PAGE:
5) While not wishing to harp on about Java ~ if this is such a problem, how does Java avoid it? It manages perfectly well, thank-you-very-much. D is so supposed to be so much better, right? This "decoupled contract" aspect is a major player in the Interface arsenel: please do not underestimate it. Here's an extract from my revised document:

"An Interface is nothing more than a contract. One of the great things about this notion is there's no implicit binding between the Interface and how it is actually fulfilled by the implementation. It is perfectly legitimate for a class to satisfy its contractual obligation in any way it sees fit; including via local methods, via public methods exposed through inheritance, via some base class, via an implemented abstract class, or any combination thereof. That is, the contract can be declared and fulfilled entirely by any particular class, aggregated piecemeal through inheritance, or be inherited itself through some super-class derivation.

To stipulate otherwise would enforce an implementation restriction that has no bearing whatsoever upon the contract itself. Under those terms, satisfying the contract would mean ensuring the design of your exposed class hierarchy matches exactly that of the Interface hierarchy - thus negating the intentionally decoupled nature of the contract."

Sorry Walter; there's just too many flaws in your statement to be convincing.

- Kris




>
> --------------------------------------------
> The fact that interfaces are snapshots and not inherited from class to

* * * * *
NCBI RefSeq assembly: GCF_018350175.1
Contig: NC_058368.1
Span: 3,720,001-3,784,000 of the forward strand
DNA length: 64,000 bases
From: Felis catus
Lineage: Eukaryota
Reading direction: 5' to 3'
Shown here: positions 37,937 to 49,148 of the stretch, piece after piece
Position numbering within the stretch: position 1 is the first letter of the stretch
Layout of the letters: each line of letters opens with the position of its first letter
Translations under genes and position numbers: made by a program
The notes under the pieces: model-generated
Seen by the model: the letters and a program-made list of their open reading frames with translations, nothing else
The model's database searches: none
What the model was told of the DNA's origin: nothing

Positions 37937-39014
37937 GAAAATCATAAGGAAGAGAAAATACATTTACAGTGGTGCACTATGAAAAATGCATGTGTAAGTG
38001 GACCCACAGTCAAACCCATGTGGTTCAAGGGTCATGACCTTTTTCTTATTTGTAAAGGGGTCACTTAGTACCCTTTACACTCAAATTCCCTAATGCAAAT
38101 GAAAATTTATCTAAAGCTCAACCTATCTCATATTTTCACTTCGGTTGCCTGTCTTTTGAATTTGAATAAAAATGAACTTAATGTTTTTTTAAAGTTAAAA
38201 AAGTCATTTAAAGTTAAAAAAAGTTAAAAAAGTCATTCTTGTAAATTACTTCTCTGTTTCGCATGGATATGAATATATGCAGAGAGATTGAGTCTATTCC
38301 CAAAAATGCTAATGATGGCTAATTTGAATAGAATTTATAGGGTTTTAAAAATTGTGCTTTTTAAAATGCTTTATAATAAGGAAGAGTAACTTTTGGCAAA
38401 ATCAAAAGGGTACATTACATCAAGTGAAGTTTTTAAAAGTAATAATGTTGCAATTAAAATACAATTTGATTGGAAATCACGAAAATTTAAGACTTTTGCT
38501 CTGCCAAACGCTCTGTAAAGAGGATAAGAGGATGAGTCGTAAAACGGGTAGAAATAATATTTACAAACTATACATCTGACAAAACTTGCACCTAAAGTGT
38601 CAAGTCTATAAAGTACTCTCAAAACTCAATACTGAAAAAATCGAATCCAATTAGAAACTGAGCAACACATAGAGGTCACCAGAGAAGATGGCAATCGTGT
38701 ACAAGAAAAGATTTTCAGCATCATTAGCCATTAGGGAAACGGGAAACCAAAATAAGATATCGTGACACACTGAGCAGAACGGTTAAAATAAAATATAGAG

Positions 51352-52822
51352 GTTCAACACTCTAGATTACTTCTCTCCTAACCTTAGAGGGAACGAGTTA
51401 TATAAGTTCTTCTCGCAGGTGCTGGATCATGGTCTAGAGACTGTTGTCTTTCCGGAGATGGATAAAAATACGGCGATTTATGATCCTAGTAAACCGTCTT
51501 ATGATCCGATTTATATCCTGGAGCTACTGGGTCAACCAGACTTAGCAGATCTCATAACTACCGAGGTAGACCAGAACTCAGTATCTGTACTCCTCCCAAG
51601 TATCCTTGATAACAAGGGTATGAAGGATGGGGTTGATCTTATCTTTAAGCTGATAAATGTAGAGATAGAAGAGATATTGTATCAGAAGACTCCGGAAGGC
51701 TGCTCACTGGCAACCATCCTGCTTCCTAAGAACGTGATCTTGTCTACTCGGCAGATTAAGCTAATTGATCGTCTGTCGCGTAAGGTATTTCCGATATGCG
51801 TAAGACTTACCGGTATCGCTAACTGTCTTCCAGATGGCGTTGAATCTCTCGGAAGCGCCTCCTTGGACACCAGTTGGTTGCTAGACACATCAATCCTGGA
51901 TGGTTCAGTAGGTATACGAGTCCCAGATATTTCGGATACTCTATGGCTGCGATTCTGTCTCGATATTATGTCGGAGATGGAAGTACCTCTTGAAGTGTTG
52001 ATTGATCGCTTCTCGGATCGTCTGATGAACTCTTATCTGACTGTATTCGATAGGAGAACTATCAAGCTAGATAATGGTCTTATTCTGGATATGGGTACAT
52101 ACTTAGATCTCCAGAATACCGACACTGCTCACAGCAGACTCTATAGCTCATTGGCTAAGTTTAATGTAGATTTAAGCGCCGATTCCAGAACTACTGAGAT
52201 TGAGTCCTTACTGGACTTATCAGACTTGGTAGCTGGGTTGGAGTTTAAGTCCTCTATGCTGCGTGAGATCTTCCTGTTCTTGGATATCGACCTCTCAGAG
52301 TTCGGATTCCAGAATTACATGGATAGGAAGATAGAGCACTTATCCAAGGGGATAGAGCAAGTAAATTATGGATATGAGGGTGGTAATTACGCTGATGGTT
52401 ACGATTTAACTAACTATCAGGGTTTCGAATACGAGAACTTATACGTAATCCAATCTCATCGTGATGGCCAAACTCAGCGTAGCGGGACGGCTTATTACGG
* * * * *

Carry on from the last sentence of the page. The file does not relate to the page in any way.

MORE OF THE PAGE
> subclass
> can really mess you up sometimes.  Just tacking on the interface at each
> level
> in the hierarchy doesn't work either--you get a unique interface each
time.
> Casting to a superclass before casting to the interface that the derived
> type
> supports can alter which version of the interface is called.  The spec
> doesn't
> say much about this.
>
> Are we stuck with this feature of interfaces or will they be inheritable
at
> some
> point?
>
> Example code:
> -------------
> import c.stdio;
>
> interface D {
> abstract int foo();
> }
>
> class A : D {
> int foo() { return 1; }
> }
>
> class B : A, D { //carry the D's, 'cause they're not inherited
> //this should tell you something's up :)
> //A's foo is taken to satisfy D.
> //a cast(D) on a B will always use this foo
> //even if the B is actually a further derived type with overloaded foo()
> }
>
> class C : B, D {
> int foo() { return 2; }
> }
>
> int main (char[][] args)
> {
> C c = new C;
> A a = (A) c;
> int j = a.foo(); // 2
> B b = (B) c;
> int k = b.foo(); // 2
> D d1 = (D) c;
> int l = d1.foo(); // 2
> D d2 = (D) b;
> int m = d2.foo(); // 1 Gotcha!!!  b.foo() not equal to (D)b.foo()
>
> //prints 2 2 2 1
> printf("%d %d %d %d", j, k, l, m);
>
> return 0;
> }
>
> ---------------------------------------------------------------
>
>


July 25, 2004
"Walter"  wrote ...
> Java explicitly differs from C++ in this regard. Kris is arguing for Java lookup/overriding rules. I see no reason that Java should be always be the right one to imitate, either <g>.

I am, huh? I thought I was advocating logical progression and continuity of behavior. This is /not/ something the D compiler currently has with respect to name resolution. Far from it actually ... what about imitating ease-of-use and common sense, Walter? <g>

I really think you need to show us some good code examples of why this is so much to our benefit, and not a maligned detraction instead.